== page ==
You have to kick a satellite dish over.

No, no, not seventeen of them or eleven of them or two of them. Just one. Just. One. And all the rising dead go poof.

Anyway, this Prime Merlinian character is the Chosen One because … well, because Merlin said that the Prime Merlinian would be the one. How does he know this? DO NOT QUESTION MERLIN! That’s how he knows this.

So Cage goes all over the world looking for the Prime Merlinian, putting this dragon ring into the hands of kids and waiting for it to come to life. It never does. Until one day, random chance brings a kid into a magic store in New York City and ta-da! The dragon comes to life! Hooray! Time to start the movie!

Well, no. Because the kid accidentally opens the top layer of the nesting doll, releasing Alfred Molina, and then Cage and Molina end up trapped … in an urn that hold people for EXACTLY TEN YEARS. Why ten years? Why the f*ck not ten years?

So this likable kid grows up to be Jay Baruchel, who doesn’t want to be a wizard and doesn’t want to speak in a voice that won’t make your ears bleed. Nick Cage is like, “You’re the Chosen One,” and Jay Baruchel is like, “I don’t want to be the Chosen One,” and Nick Cage is like, “Just help me this one time and you won’t have to be the Chosen One,” so Baruchel helps him and then decides, “I want to be the Chosen One,” but then Cage makes him practice and Baruchel decides, “I don’t want to be the Chosen One,” and then he does and then he doesn’t and then …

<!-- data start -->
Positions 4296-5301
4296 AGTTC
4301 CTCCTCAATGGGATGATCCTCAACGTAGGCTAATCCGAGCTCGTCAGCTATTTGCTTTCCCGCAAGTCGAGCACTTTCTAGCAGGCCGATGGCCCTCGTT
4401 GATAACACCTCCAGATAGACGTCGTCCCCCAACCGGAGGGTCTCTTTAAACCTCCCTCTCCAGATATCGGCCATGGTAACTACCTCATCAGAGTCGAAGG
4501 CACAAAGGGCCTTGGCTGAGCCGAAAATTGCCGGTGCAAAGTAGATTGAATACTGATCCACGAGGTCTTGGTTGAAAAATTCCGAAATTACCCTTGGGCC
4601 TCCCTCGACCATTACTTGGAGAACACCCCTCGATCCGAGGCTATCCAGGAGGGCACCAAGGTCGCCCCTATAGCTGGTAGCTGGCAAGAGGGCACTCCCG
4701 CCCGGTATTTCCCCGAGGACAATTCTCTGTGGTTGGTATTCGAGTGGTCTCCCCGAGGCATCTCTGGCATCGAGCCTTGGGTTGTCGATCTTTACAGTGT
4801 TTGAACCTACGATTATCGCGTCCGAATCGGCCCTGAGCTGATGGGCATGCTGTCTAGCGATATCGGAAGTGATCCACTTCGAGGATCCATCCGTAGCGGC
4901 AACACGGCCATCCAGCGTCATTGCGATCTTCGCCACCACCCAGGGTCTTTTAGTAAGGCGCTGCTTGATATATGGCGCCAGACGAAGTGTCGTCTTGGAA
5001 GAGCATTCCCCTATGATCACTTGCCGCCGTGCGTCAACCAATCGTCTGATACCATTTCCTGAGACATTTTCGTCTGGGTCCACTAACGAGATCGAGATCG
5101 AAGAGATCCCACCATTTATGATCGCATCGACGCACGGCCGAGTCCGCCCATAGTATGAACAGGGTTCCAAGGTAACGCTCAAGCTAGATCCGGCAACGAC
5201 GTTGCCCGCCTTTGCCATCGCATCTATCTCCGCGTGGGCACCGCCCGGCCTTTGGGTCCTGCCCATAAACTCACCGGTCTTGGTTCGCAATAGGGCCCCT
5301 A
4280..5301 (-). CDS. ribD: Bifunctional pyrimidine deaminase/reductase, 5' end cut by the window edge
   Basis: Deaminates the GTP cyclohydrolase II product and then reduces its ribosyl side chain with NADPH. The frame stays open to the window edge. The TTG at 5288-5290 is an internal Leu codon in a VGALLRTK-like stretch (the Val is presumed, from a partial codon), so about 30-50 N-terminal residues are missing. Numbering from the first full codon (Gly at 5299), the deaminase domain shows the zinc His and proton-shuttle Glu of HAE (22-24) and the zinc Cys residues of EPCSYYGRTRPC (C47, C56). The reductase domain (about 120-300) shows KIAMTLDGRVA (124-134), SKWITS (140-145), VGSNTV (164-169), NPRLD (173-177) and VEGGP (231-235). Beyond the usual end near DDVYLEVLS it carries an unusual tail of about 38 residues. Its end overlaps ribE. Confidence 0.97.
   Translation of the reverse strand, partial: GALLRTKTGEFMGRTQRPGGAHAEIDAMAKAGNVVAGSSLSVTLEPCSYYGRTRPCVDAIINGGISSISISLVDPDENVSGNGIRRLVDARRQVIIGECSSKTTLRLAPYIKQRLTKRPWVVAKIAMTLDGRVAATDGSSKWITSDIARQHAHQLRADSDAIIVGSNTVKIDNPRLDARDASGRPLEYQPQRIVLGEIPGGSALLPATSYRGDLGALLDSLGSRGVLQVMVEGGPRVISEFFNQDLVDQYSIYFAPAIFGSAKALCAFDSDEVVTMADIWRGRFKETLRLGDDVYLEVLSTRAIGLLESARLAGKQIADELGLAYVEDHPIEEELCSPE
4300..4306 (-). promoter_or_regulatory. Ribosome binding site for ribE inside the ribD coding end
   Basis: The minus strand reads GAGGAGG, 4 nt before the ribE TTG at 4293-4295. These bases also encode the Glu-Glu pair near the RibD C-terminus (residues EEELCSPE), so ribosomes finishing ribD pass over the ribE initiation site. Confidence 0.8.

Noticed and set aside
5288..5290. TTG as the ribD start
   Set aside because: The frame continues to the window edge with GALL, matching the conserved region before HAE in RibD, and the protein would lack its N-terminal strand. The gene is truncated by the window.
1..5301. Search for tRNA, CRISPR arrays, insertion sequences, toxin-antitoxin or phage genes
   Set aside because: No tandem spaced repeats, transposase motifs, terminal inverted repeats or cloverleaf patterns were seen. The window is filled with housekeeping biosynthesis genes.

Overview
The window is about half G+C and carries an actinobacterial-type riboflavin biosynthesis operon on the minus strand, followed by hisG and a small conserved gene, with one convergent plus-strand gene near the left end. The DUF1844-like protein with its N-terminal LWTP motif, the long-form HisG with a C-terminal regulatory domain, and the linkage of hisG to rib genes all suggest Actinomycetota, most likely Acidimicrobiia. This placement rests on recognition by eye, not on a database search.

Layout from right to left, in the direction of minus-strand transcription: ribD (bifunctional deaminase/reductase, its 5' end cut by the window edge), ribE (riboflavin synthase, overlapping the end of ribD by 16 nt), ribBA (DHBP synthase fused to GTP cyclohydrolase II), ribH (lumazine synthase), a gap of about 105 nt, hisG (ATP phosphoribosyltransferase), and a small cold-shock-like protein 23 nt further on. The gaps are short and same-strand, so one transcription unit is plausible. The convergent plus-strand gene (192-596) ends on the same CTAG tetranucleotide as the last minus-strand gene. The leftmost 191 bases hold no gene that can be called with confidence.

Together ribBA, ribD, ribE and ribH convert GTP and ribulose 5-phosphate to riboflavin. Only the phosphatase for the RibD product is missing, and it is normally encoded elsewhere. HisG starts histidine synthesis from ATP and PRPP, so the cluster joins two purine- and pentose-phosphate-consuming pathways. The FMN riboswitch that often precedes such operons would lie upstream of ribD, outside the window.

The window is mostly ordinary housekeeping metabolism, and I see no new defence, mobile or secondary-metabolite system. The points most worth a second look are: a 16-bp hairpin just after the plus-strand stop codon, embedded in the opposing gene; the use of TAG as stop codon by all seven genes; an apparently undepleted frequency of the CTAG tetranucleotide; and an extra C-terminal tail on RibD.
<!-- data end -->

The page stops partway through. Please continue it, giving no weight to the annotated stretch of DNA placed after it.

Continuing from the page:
Damn, this is stupid.

I hate movies about people who don’t want to be something cool. It just doesn’t make any sense to me. It’s the only thing in movies more annoying that Jay Baruchel’s voice. Well, okay, there’s maybe ten things in movies more annoying than Jay Baruchel’s voice.

There are two things about SORCERER’S APPRENTICE that work and might, if I were a kid, keep me entertained for two hours. The first is the special effects, which aren’t so much awesome in their CGI-ness, but awesome in the variety. We’ve got people emerging out of bugs and dust, we’ve got big metal bulls coming to life, a dragon coming to life, fire blazing out across the city sky … APPRENTICE is constantly tossing up one different effect after another.

The second aspect of APPRENTICE that works is Alfred Molina. He’s far too good for this movie because not only does he play his evil wizard perfectly, he elevates both Cage and Baruchel’s performance when he’s on the screen with them.